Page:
It's the birthday of the novelist Elizabeth Berg, (books by this author) born in St. Paul, Minnesota, in 1948. She worked for 10 years as a nurse, and then she decided to quit her job and stay home with her two daughters. She wrote an award-winning essay about it, and that started her career as a writer. She wrote for magazines, and then wrote a novel, Durable Goods (1993), and since then she's been writing fiction at the rate of about one book a year.

Be well, do good work, and keep in touch.®




  • “Writers end up writing stories—or rather, stories' shadows—and they're grateful if they can, but it is not enough. Nothing the writer can do is ever enough” —Joy Williams
  • “I want to live other lives. I've never quite believed that one chance is all I get. Writing is my way of making other chances.” —Anne Tyler
  • “Writing is a performance, like singing an aria or dancing a jig” —Stephen Greenblatt
  • “All good writing is swimming under water and holding your breath.” —F. Scott Fitzgerald
  • “Good writing is always about things that are important to you, things that are scary to you, things that eat you up.” —John Edgar Wideman
  • “In certain ways writing is a form of prayer.” —Denise Levertov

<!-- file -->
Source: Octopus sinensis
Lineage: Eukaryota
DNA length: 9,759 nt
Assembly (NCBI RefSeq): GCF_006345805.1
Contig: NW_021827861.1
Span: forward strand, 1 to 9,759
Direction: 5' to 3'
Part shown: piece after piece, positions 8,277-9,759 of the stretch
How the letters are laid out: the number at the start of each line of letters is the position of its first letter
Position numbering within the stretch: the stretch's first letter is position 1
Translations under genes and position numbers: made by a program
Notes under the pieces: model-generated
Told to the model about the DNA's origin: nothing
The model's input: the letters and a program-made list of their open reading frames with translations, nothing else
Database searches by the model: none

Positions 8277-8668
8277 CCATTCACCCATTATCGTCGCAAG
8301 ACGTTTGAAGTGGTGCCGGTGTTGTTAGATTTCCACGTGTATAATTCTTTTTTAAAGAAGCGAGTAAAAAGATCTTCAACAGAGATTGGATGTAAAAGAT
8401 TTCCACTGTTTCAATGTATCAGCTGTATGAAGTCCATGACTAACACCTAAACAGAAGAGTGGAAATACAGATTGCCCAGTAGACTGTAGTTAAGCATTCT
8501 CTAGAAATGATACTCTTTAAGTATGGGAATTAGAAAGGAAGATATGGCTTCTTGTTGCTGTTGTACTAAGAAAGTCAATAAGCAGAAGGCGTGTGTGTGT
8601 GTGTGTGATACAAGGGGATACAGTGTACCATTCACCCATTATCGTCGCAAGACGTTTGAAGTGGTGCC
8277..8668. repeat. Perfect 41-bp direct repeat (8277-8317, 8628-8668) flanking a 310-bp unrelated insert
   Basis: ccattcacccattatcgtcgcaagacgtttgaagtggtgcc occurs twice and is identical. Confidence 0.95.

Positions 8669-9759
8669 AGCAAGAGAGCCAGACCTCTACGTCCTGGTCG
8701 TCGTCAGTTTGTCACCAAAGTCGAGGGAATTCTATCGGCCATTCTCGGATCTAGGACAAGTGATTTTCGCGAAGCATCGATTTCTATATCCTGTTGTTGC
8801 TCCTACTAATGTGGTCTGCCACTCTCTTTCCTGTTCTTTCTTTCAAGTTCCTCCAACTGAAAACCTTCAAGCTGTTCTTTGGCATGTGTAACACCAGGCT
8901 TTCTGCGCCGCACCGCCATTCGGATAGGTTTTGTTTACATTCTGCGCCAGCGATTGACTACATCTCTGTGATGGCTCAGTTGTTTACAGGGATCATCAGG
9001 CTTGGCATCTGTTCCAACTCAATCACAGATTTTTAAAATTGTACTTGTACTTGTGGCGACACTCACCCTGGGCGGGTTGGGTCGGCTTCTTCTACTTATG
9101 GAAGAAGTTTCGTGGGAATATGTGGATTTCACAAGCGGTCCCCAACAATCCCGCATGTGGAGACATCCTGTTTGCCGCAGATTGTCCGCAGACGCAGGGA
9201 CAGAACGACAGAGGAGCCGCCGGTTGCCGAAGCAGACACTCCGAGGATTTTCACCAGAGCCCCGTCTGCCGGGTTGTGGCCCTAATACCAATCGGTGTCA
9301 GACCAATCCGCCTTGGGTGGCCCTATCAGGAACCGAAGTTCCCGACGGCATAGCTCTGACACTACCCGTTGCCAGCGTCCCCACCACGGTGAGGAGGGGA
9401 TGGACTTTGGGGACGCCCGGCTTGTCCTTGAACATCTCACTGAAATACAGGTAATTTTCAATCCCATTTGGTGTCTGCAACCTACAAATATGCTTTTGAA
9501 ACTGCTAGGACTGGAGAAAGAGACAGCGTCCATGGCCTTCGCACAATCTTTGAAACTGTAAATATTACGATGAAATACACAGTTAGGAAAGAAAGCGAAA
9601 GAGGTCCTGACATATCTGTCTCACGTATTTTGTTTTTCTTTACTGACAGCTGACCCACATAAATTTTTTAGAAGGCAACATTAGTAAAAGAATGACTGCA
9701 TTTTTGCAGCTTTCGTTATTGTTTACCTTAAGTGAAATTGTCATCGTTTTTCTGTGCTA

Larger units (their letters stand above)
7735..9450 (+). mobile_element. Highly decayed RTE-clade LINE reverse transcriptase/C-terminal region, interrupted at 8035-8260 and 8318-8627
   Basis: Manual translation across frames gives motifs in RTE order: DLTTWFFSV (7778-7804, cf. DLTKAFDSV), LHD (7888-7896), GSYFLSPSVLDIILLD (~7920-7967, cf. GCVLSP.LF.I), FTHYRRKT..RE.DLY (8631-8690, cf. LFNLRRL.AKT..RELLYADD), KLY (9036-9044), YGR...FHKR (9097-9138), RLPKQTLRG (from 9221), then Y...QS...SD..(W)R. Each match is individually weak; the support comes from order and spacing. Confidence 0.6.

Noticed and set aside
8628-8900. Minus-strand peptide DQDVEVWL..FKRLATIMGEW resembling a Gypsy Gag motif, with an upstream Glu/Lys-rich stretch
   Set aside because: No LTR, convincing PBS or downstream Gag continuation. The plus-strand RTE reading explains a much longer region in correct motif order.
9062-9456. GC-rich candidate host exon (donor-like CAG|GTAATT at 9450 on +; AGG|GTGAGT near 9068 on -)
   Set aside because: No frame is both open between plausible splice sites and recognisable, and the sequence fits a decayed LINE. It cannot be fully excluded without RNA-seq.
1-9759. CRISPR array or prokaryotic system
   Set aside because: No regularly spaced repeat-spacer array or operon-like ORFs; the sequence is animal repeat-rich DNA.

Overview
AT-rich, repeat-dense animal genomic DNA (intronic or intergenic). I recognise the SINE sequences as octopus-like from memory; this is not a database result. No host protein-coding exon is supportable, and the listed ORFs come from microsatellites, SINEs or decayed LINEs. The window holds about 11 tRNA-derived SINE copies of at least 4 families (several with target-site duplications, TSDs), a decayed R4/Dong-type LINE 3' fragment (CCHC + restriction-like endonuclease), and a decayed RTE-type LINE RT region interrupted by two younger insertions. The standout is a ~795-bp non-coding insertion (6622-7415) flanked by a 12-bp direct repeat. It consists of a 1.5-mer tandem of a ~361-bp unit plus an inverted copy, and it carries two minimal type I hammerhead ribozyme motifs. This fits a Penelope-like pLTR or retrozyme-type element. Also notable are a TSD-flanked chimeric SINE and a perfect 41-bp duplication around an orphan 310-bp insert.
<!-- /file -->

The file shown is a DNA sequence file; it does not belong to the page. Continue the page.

• “Writing is a socially acceptable form of schizophrenia.” —E.L. Doctorow
  • “Writing is like driving at night in the fog. You can only see as far as your headlights, but you can make the whole trip that way.” —E.L. Doctorow
  • “Let's face it, writing is hell.” —William Styron
  • “A writer is someone for whom writing is more difficult than it is for other people.” —Thomas Mann
  • “Writing is 90 percent procrastination: reading magazines, eating cereal out of the box, watching infomercials.” —Paul Rudnick
  • “Writing is a failure. Writing is not only useless, it's spoiled paper.” —Padget Powell
  • “Writing is very hard work and knowing what you're doing the whole time.” —Shelby Foote
  • “I think all writing is a disease. You can't stop it.” —William Carlos Williams
  • “Writing is like getting married. One should never commit oneself until one is amazed at one's luck.” —Iris Murdoch
  • “The less conscious one is of being ‘a writer,’ the better the writing.” —Pico Iyer
  • “Writing is…that oddest of anomalies: an intimate letter to a stranger.” —Pico Iyer
  • “Writing is my dharma.” —Raja Rao
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  • “I think writing is, by definition, an optimistic act.” —Michael Cunningham